IN an entertaining 12-round scrap, hometown favorite Lamont Peterson (now 34-3-1, 17 KOs) edged out a majority decision over previously undefeated Olympic gold medalist Felix Diaz (now 17-1, 8 KOs) from EagleBank Arena at George Mason University. Peterson and Diaz stood and exchanged shots toe-to-toe for long periods, bringing the crowd into a frenzy time-after-time. Peterson pressed the action for the majority of the fight, stalking the smaller Diaz to the ropes. Diaz was the busier of the two, countering and flurrying effectively. Sensing he needed a knockout to win, Diaz came out in the 12th and final round with a sense of urgency, taking the fight right to Peterson. In the end it was too little too late though, as Peterson was awarded the majority decision by scores of 114-114, 117-111, 116-112.
Peterson said of the fight, “Every time you hear close scores, you get nervous. I thought I controlled the fight and was ahead on points. Having that majority decision kind of shocked me a little bit.
“Diaz didn’t surprise me because I knew he would be difficult. I said in the fighter meetings, I’d rather fight taller fighters. He’s a southpaw and he has some great experience. I knew he would be tough because it was his big opportunity and he wanted to win.
“It was a good tough 12 round fight. I started out strong and faded in the middle rounds because I started to cramp and it lasted for the rest of the fight, but I knew I had done enough to win the fight. No more playing around, its time to move up in weight.
“I knew Diaz was a great fighter. He’s been boxing 20 years just like me. At the end of the day, a victory is a victory.
“He took good shots. I wasn’t able to get my shots off like I wanted to. I was able to block his shots and he never hurt me.”
“I thought it was a very tough fight. I thought he did good, of course he could have done better,” said Barry Hunter, Peterson’s Trainer. “I thought we were going to get him out of there in the fifth round, but Lamont started to cramp and the cramps lasted throughout the fight. That’s boxing. Just like life, you make adjustments and we did that. I thought Diaz fought great.”
“I fought a great fight. The decision didn’t go in my favor, but I did everything I could. The judges didn’t see it the way everyone else did,” said Diaz. “I am going to take a little vacation in the states and go back to the Dominican Republic and rest and figure out my next opponent. I just know I did everything I could.”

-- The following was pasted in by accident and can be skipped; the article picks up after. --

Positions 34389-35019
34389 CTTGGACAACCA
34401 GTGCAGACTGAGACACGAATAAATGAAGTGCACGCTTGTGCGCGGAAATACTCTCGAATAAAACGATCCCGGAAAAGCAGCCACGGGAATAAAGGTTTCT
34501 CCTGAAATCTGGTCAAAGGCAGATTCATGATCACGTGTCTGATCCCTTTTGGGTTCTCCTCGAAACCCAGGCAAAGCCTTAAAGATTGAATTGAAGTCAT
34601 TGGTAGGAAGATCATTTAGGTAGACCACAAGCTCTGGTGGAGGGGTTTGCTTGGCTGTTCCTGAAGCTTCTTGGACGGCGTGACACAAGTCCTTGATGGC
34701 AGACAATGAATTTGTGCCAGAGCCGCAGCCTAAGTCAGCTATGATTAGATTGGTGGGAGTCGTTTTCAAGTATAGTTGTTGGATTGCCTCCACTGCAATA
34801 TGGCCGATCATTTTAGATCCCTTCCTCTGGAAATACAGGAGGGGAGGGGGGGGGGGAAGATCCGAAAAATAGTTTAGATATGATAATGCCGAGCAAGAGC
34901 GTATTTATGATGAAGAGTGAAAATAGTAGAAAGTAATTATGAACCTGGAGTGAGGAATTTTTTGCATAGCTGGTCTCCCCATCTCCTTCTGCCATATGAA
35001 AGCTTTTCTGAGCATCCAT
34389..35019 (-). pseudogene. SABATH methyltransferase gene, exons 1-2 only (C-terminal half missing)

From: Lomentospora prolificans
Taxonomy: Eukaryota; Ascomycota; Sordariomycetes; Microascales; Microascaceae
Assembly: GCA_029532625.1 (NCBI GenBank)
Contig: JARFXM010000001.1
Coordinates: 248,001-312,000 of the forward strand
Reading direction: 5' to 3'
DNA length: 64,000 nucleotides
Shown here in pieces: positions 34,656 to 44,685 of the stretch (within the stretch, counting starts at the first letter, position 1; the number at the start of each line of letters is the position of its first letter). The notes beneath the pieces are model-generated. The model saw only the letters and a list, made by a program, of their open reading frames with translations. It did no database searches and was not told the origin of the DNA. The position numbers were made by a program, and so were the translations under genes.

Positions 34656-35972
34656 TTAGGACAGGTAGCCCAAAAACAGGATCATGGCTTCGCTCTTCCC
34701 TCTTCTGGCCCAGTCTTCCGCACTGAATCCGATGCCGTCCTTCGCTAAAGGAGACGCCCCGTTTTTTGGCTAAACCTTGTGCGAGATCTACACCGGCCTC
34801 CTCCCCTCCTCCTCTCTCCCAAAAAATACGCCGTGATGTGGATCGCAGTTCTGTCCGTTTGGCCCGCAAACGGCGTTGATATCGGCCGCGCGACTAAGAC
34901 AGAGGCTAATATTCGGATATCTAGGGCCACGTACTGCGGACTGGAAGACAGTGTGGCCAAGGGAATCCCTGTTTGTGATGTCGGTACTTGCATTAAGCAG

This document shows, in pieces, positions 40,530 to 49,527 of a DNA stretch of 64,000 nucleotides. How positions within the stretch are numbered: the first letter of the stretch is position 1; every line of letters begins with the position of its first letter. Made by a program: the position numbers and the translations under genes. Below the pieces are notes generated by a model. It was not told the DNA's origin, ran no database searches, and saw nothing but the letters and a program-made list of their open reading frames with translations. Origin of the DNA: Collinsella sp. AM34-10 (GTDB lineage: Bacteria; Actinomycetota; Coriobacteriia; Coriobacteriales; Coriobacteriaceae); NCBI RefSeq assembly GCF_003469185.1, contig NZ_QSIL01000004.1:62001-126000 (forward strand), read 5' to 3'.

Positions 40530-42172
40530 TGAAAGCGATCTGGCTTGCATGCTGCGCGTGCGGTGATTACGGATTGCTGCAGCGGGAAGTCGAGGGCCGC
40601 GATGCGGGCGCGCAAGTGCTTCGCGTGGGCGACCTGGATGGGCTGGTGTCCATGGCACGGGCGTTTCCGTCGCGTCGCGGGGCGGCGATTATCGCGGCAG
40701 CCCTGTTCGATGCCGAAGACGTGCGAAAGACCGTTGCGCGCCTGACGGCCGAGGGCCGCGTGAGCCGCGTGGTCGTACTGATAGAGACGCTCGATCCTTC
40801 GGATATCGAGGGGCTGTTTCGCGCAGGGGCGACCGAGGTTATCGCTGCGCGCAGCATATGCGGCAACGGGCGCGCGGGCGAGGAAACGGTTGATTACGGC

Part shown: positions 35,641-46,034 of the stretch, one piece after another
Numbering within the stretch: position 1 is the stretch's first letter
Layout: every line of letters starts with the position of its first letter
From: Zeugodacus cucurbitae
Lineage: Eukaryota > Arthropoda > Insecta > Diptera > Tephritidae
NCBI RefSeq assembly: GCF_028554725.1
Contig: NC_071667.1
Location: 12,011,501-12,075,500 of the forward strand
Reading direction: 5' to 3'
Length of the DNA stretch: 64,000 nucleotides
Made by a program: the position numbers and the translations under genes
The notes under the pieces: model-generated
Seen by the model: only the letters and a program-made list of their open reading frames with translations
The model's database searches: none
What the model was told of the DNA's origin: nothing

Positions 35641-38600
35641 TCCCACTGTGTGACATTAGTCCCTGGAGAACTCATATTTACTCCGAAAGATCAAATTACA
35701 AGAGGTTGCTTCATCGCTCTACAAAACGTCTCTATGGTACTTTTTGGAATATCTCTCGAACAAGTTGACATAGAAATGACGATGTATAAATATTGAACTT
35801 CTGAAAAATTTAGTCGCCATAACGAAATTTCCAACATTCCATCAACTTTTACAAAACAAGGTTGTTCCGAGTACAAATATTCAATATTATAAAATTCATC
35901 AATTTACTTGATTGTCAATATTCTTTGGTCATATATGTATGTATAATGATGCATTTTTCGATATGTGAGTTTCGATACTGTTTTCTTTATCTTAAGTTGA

The televised co-feature saw a bizarre end to a hard-hitting bout that began with fast-paced action controlled by Prichard Colon (now 16-1, 13 KOs) against fellow undefeated fighter Terrel Williams (now 16-0, 12 KOs). The bout took its first unusual turn when the referee deducted two points from Colon for a deliberate low blow in the fifth round. Following the point deduction, Williams became the aggressor, while Colon looked to box and counter from the outside. Williams seemed to be the fresher of the two as the fight continued, but with the fighters in a clinch in the 7th round, Williams landed a hard right hand to the back of Colon’s head that sent him to the canvas resulting in a one-point deduction. When action resumed, the fighters went toe-to-toe for the remainder of the round.
There was confusion at the end of the 9th round as Colon’s corner immediately began removing their fighter’s gloves, as they believed the fight had ended. When the referee informed the corner that there was still one round left they frantically began to re-tape Colon’s gloves. The bell beginning round 10 sounded shortly after, with Colon unready to continue. As Colon was unable to answer the bell at the start of the 10th and final round, the referee awarded Williams a disqualification victory.
“I’ve been fighting for years on smaller cards building my resume,” said Williams. “I know how to stay composed.
“He [Colon] was just another fighter. People kept saying he was so much better, but he was 16-0 and I was 14-0, to me, that’s a 50-50 match up.”
“I thought Terrel’s performance was stupendous,” said Williams’ trainer Joe Goossen. “Colon was a very big threat, a great fighter at 16-0 undefeated. We knew we had our hands full. This is why we prepared so hard. Terrel’s a talented kid and he worked hard.”
Prior to the start of the main event, Colon was rushed to Inova Fairfax Hospital due to vomiting, fainting and dizzy spells in his dressing room. There is no further information on his condition at this time.